Studying Disparities in Care for Pelvic Floor Disorders

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A fourth-year medical student is helping a research team discover disparities in treatment for minority women with pelvic floor disorders (PFDs) such as pelvic organ prolapse, urinary incontinence, and bladder pain.

Aaron Gurayah, ’23, M.D. candidate
Aaron Gurayah, ’23, M.D. candidate

“Many Hispanic and Black women are unaware of their treatment options,” said Aaron Gurayah, M.D. ’23 candidate at the University of Miami Miller School of Medicine. “Others are uncomfortable talking with a doctor about their symptoms or find it difficult to access care.”

Gurayah is a key member of a student-resident research team guided by Raveen Syan, M.D., assistant professor of clinical urology at the Miller School’s Desai Sethi Urology Institute.

“Many studies suggest that there are no truly significant racial-ethnic differences in disease prevalence or severity for patients in pelvic floor disorders,” said Dr. Syan, who received a Urology Care Foundation Research Scholar Award for 2021-22. “However, minority women are significantly less likely to receive treatment for these conditions. We need to better understand why minority women are less likely to receive care, as these conditions can seriously affect their quality of life.”

This spring, Gurayah will be presenting three abstracts on disparities in PFD care at the Society of Urodynamics, Female Pelvic Medicine and Urogenital Reconstruction (SUFU) annual meeting in March, and at the American Urological Association annual meeting in April.

Their findings are based on a study involving 131 women seen by Dr. Syan at three locations: her UHealth clinic, the Jackson Memorial Hospital urology clinic, and the Miller School’s Game Changer mobile clinic. Of those women, 47% were Hispanic, 40 % were Black, and 13 %identified as “other.”

Dr. Syan said that preliminary results of the study suggest no differences in disease severity among minority women. However, less than half the women with PFD symptoms received treatment. “Lack of awareness and unmet health-related social needs appear to be the key reasons for these care disparities,” she said. “To address these challenges, physicians should discuss treatment options for all patients with PFD and provide educational materials in the patient’s primary language. Our urology team also plans to partner with trusted community leaders to raise awareness and understanding of these conditions.”

A Future Physician-Scientist
Raveen Syan, M.D.
Raveen Syan, M.D.

A native of New York, Gurayah earned his undergraduate degree at Princeton University and spent a year conducting research at the National Institutes of Health before enrolling at the Miller School. “As a future physician-scientist with a background in biostatistics, I am constantly thinking about ways to improve patient care by using big data,” he said. “I really appreciate the opportunity to conduct urology research as a student alongside fantastic mentors at the Miller School of Medicine.”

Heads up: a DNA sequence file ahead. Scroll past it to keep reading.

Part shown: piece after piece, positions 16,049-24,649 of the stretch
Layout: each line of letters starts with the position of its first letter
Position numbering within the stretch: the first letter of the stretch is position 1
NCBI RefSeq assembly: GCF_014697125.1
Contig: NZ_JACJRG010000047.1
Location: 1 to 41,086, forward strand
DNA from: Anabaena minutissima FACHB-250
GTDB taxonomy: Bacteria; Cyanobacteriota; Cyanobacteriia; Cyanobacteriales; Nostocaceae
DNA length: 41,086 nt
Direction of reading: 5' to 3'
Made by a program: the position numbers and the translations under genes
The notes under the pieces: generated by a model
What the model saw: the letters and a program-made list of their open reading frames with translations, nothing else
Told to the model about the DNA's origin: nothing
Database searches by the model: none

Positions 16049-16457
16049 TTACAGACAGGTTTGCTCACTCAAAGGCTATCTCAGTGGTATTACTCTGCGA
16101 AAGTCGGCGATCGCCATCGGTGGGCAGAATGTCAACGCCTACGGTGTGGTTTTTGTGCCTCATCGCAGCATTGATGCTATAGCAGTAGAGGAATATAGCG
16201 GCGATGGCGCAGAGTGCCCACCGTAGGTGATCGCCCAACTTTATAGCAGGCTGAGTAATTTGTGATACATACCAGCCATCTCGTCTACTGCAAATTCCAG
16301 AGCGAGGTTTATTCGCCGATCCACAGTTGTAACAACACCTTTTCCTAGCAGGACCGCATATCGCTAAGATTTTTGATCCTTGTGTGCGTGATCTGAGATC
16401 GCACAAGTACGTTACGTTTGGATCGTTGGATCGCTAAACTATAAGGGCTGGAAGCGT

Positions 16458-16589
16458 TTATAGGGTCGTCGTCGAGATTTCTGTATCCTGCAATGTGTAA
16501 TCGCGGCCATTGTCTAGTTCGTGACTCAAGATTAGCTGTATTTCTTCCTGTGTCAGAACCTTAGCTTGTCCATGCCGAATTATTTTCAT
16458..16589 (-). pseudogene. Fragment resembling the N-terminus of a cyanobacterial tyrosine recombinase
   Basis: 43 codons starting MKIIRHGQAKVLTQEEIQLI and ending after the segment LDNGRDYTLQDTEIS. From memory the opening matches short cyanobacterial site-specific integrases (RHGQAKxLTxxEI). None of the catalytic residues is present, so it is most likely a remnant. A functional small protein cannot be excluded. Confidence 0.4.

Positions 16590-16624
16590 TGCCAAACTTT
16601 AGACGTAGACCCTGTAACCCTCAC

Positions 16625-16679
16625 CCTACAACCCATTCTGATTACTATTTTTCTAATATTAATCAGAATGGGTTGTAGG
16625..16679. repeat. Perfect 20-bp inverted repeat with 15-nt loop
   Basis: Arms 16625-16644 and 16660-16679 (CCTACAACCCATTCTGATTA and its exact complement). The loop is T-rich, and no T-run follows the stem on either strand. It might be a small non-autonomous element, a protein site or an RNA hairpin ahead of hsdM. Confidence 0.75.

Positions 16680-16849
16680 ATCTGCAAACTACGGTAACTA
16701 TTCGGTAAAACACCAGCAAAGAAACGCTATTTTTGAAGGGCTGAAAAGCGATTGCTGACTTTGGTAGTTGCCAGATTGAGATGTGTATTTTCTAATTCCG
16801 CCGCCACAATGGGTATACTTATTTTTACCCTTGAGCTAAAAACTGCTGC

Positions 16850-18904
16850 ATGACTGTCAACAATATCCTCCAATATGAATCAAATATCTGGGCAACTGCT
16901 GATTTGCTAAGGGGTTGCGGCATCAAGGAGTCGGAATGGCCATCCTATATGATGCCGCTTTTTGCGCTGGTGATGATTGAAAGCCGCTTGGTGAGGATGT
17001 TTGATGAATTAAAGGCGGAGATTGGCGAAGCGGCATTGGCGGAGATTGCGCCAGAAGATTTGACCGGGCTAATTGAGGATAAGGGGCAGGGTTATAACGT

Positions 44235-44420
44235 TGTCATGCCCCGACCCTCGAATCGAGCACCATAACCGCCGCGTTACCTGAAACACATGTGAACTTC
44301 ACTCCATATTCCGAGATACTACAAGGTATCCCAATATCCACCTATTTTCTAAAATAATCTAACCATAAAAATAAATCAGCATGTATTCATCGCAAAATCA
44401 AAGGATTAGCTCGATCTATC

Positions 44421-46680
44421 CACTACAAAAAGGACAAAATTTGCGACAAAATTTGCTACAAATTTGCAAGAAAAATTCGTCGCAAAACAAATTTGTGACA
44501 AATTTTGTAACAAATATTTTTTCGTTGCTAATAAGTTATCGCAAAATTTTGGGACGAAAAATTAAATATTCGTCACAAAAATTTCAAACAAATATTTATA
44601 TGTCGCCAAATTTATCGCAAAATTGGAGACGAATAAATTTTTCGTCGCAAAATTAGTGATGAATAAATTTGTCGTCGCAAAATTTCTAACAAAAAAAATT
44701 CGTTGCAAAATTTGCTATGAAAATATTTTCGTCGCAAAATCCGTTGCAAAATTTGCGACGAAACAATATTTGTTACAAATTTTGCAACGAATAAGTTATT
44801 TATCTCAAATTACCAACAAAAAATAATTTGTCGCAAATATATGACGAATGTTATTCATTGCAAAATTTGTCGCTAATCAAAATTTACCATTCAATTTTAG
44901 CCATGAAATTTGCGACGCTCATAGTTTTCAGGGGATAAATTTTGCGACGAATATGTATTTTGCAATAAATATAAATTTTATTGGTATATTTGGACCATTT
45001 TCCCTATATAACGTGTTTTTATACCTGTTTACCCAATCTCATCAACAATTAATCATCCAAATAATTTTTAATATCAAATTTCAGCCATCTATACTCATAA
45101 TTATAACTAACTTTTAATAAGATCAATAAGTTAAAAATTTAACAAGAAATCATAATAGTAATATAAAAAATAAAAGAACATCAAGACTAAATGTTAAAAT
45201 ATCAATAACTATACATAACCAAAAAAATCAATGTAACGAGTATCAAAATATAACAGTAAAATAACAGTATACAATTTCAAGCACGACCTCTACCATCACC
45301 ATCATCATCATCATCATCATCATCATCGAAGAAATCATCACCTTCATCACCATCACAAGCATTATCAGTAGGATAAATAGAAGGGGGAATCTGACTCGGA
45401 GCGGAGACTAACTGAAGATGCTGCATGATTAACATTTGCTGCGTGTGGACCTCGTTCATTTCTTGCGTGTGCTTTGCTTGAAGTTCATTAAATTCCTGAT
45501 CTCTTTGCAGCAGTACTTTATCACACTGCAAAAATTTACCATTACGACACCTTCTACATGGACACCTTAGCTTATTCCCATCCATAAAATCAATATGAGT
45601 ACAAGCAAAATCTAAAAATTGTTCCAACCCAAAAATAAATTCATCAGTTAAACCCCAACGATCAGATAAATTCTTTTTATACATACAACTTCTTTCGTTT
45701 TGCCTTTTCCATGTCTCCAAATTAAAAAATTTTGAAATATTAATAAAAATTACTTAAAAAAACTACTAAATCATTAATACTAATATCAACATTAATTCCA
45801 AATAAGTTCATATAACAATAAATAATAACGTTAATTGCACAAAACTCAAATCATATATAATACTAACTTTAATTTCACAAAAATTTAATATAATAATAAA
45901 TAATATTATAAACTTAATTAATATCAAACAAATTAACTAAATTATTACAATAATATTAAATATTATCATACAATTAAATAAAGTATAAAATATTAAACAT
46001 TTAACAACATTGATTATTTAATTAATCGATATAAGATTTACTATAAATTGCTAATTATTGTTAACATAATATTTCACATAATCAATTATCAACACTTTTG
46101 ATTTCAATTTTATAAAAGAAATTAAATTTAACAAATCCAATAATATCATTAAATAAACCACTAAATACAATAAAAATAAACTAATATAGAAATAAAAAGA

Gurayah was also the lead author on a recent study, “Racial and Socioeconomic Disparities in Cost and Postoperative Complications Following Sacrocolpopexy in a U.S. National Inpatient Database,” published in the World Journal of Urology. Miller School co-authors were medical students Matthew M. Mason and Meghan R. Grewal; resident Sirpi Nackeran, M.D., M.P.H.; urogynecology specialist Laura E. Martin, D.O.; urologist Katherine Amin, M.D.; and Dr. Syan.

This national study involved 4,439 women who underwent sacrocolpopexy, a surgical procedure used to correct pelvic organ prolapse. “We found that patients with private insurance undergoing a laparoscopic approach or concurrent hysterectomy were less likely to have postoperative complications,” said Gurayah. “However, minority women were less likely to undergo a laparoscopic procedure.”

The researchers also found that procedures in an urban teaching hospital, conducted laparoscopically/robotically or in the Western United States, were associated with significantly higher costs of surgical management. Hispanic patients received significantly higher procedure charges and costs, possibly resulting from their large numbers in the Western U.S.

Looking ahead, Dr. Syan said that future studies should incorporate strategies to address clinical trial enrollment barriers facing racial and ethnic minorities. Noting the importance of student participation in urology research, she added, “Our goal at the Miller School of Medicine is to train the next generation of physicians and provide opportunities for them to develop scientific skills as well. It’s an exciting time to start building a career in urology.”